The Devil’s Candy (2015, dir. Sean Byrne)
    Near-perfection. More action and memorable images are in the first two minutes of this movie than in the entirety of The Monster. Especially surprised at how much I loved it because I am not a fan of The Loved Ones. This one has a totally distinct visual style from that one. The entire cast is fully on point. Ethan Embry wasn't even recognizable, and Pruitt Taylor Vince's character is a new icon in my book. Some girl who supposedly isn't Joey King is really good. Awesome sound and score. This is the movie I'd wanted Deathgasm to be: overblown, but not jokey about it.

    The Devil’s Dolls (2016, dir. Padraig Reynolds)
    Syfy channel level dreck. Ugly, boring, dumb voodoo/serial killer/spooky little girl crud, but at least it goes all in on the blood splatter during its kill scenes. These are the types of movies that hurt Scream Factory's reputation, which isn't even fair because it's really IFC's fault.

    The Bad Batch (2016, dir. Ana Lily Amirpour)
    I wasn't a AGWHAaN fan either; in fact, I hated it. This one is a full on scam. It's the American Honey treatment of Turbo Kid. Die Antwoord plays while dudes pump iron in slow motion. Harmony Korine-level pretentious with out the tacky confidence to follow through on its bland bad taste. The good version of this movie comes out something like Sonny Boy, but this version is closer to Wristcutters. Keanu did look like Tony Clifton, though, which is a plus.

    1. Yikes - I can understand hating the ending of It Comes at Night because it feels like it hates you (for a different reaction see my take below) but, like The Witch, I'm surprised at anyone who isn't seeing this as just top-of-the-line, super-effective and well-made horror.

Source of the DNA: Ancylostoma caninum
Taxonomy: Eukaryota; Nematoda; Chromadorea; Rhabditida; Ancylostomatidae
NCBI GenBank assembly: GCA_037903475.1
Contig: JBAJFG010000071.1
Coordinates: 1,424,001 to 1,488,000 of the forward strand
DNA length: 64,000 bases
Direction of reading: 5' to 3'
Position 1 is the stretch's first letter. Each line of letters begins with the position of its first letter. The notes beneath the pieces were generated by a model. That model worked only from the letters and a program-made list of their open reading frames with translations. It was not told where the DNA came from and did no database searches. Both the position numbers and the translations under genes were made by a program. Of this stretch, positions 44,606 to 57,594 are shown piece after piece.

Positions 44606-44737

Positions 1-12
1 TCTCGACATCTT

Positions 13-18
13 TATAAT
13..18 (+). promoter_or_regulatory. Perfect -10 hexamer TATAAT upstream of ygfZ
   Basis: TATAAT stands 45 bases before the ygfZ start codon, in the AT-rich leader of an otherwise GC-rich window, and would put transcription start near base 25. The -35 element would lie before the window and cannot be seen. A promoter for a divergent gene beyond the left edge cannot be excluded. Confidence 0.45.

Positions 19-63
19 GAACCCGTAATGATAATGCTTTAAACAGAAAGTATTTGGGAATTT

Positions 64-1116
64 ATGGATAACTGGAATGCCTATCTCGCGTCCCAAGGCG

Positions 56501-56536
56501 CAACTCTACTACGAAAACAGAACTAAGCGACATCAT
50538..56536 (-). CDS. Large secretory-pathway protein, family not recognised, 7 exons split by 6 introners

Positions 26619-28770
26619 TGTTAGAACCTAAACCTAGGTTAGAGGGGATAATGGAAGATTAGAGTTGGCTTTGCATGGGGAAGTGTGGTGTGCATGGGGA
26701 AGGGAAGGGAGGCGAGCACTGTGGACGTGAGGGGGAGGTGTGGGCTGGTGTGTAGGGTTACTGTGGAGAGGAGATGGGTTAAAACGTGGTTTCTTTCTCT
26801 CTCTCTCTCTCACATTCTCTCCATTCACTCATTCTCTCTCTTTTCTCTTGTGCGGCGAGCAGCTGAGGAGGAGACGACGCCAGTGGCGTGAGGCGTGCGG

2. I agree with Sol. That's an unusually hostile stance to take. I like the movie a lot, and I understand why people dislike the ending, but it's super well made, and original.

    3. I'm an unusually hostile guy. :) I don't give a shit about the ending. I don't give a shit about the movie overall, and that's what my reaction to it is. There's no movie to be reacting to. It's an uninteresting experience, visually, narratively, and contextually. Everything I read about the movie points to the director not knowing what he wanted to do. The title was picked because it was 'intriguing', not because it has a connection to anything else. It's designed to look and sound like everything you're seeing and hearing is significant, but nothing's been thought out, and Shults doesn't even know what he wants to express. It's a movie that got made because A24 asked him for a Krisha follow-up, and this was the script that he had. I don't think he actually likes or watches horror movies, because his stated influences are excruciatingly obvious: either genre-defining classics like Night of the Living Dead, or recent blockbusters like Get Out, The Witch, and The Babadook; and even then, I think he's responding to the things in those movies that I don't like about them. I don't see much of a difference between this movie and something like Into the Forest, or How to Save Us, and those weren't anything special either. A better recent, comparable movie to me is something like The Alchemist's Cookbook. I think that It Comes at Night is barely even a movie, just a fragment of emotion injected into a blob of marketing momentum.